Worker dies in industrial accident at Benson Power

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Shortly after 3 p.m., last Wednesday Dec. 6, the Swift County-Benson Health Services ambulance, Benson Fire Department, and Benson Police Department responded to an emergency call that a man had fallen at Benson Power, LLC.

EMTs and rescue personnel administered life-saving measures at the scene with the man then transported to the SCBHS emergency room. “Unfortunately, the individual did not survive his injuries and was pronounced dead,” the report released by Police Chief Ian Hodge stated. Also assisting at the scene was the Swift County Sheriff's Office.

Family members have identified the man as Jeff C. Anderson, 54, of rural Ormsby in southern Minnesota. He was a 1982 graduate of St. James High School.

Anderson was a temporary contract worker at the plant who was accompanied by his son, Anthony, and his son’s girlfriend,  for the one-day job. They were supposed to be going to Indiana to start another assignment after finishing up in Benson. All three worked for Mechanical Systems, Inc., (MSI) of Dundas, MN.

Though “a fall” was listed as the initial cause of the accident family members have disputed that description of how the accident occurred. They have also stated that a heavy slab fell on him causing multiple injuries.

Anthony Anderson was working nearby his father at the time of the accident and rushed to see what had happened when he heard a crashing noise. He found him beneath a heavy slab that he lifted off his father, the Monitor-News was told.

The federal Occupational Safety and Health Administration (OSHA) is investigating the fatal accident and will be in charge of releasing additional information, Hodge said.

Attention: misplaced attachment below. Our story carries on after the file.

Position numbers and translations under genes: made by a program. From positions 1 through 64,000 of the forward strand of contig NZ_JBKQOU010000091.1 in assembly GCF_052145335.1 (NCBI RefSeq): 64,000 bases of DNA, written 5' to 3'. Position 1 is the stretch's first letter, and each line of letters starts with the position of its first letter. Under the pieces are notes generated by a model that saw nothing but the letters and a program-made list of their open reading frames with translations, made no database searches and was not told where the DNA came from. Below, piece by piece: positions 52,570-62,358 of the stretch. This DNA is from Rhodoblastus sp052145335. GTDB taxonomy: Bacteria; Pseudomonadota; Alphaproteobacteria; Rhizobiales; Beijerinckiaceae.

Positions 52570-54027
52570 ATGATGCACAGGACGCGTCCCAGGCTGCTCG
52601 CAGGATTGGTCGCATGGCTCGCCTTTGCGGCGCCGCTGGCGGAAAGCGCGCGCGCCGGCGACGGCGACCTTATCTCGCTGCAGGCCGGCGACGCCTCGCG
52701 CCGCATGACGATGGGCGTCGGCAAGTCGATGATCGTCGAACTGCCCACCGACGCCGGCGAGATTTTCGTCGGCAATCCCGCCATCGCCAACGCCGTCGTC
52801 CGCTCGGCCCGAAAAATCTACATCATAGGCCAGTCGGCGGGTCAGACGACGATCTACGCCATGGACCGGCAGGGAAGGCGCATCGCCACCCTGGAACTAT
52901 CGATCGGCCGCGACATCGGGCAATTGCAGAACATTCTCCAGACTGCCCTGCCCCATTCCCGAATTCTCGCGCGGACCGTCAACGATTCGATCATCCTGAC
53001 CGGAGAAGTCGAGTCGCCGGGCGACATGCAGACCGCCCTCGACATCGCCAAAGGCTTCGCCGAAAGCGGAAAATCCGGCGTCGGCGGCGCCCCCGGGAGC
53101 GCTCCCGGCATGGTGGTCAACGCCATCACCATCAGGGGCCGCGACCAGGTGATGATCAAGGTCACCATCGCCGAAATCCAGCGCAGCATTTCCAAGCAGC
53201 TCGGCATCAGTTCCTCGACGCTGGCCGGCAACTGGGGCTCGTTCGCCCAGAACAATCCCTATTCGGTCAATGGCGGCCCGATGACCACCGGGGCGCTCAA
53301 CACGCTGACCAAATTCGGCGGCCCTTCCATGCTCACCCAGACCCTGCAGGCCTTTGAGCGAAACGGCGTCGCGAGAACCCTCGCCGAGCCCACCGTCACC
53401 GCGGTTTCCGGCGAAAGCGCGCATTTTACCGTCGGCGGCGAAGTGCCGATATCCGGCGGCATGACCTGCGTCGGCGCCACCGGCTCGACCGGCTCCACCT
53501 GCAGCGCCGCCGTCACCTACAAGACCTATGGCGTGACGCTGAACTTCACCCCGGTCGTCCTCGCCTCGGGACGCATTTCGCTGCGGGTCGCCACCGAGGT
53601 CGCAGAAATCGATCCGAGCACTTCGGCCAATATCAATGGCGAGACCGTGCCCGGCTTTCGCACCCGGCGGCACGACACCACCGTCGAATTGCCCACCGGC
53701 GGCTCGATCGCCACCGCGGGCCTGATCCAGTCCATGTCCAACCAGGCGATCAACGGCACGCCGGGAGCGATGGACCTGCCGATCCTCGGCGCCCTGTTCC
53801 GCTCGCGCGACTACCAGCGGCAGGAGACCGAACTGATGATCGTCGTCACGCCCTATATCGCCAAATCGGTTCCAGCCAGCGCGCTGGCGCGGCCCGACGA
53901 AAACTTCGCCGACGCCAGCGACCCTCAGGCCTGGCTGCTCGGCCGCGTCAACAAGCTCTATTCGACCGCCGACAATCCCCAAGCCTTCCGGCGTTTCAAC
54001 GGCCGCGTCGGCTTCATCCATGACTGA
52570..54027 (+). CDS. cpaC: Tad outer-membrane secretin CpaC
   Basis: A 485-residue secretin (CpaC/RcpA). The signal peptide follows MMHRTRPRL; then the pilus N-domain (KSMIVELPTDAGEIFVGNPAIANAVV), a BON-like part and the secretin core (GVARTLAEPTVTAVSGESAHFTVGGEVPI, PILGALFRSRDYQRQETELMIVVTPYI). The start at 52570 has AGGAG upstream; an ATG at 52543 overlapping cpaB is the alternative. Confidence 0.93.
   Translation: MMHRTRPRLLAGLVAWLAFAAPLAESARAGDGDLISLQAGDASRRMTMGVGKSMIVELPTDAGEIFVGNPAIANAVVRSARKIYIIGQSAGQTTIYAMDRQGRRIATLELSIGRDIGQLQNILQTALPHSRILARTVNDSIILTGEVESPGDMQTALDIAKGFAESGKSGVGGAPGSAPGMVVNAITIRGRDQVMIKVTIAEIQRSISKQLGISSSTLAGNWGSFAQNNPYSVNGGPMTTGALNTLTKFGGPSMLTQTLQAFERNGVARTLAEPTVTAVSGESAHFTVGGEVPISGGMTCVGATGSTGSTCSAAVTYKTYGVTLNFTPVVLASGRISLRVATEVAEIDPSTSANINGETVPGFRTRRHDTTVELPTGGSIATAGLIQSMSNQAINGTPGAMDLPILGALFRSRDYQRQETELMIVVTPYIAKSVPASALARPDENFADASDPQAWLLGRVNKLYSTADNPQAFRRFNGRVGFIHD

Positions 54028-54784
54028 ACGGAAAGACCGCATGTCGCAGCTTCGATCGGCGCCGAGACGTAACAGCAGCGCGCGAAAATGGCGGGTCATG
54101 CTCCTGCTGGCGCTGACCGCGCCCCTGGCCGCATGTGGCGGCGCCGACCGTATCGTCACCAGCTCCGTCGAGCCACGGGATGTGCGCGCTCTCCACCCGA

OSHA investigators were at Benson Power last Thursday studying the accident scene and talking with workers.

MNOSHA inspects work areas for safety or health hazards, tries to determine what caused or contributed to the accidents and reviews whether existing OSHA standards were violated, Communications Director James Honerman stated in an email to the Monitor-News.

“When our investigators open an inspection, they walk around the establishment to inspect work areas for safety or health hazards,” the email said. “An inspection tour may cover part or all of an establishment, even if the inspection resulted from a specific complaint or fatality.  The route and duration of the inspection are determined by the investigator, the email said.

“The investigator will observe safety and health conditions and practices; consult with employees privately; take photos, videos or instrument readings; review safety and health training records; etc.,” Honerman’s email stated.

The investigator points out to the employer any unsafe or unhealthful working conditions observed during the inspection or at the closing conference, he stated. Apparent violations detected by the investigator may be corrected immediately.

“Even though corrected, these apparent violations can still serve as the basis for a citation and penalty,” Honerman said. However, prompt action may be considered as a factor in penalty reduction.

There is no set time frame for an investigation, his email said. Minnesota’s OSHA Compliance investigates approximately 17 work-related fatalities each year.

A visitation for Anderson was scheduled for Tuesday evening, Dec. 12, with a private family service to follow.

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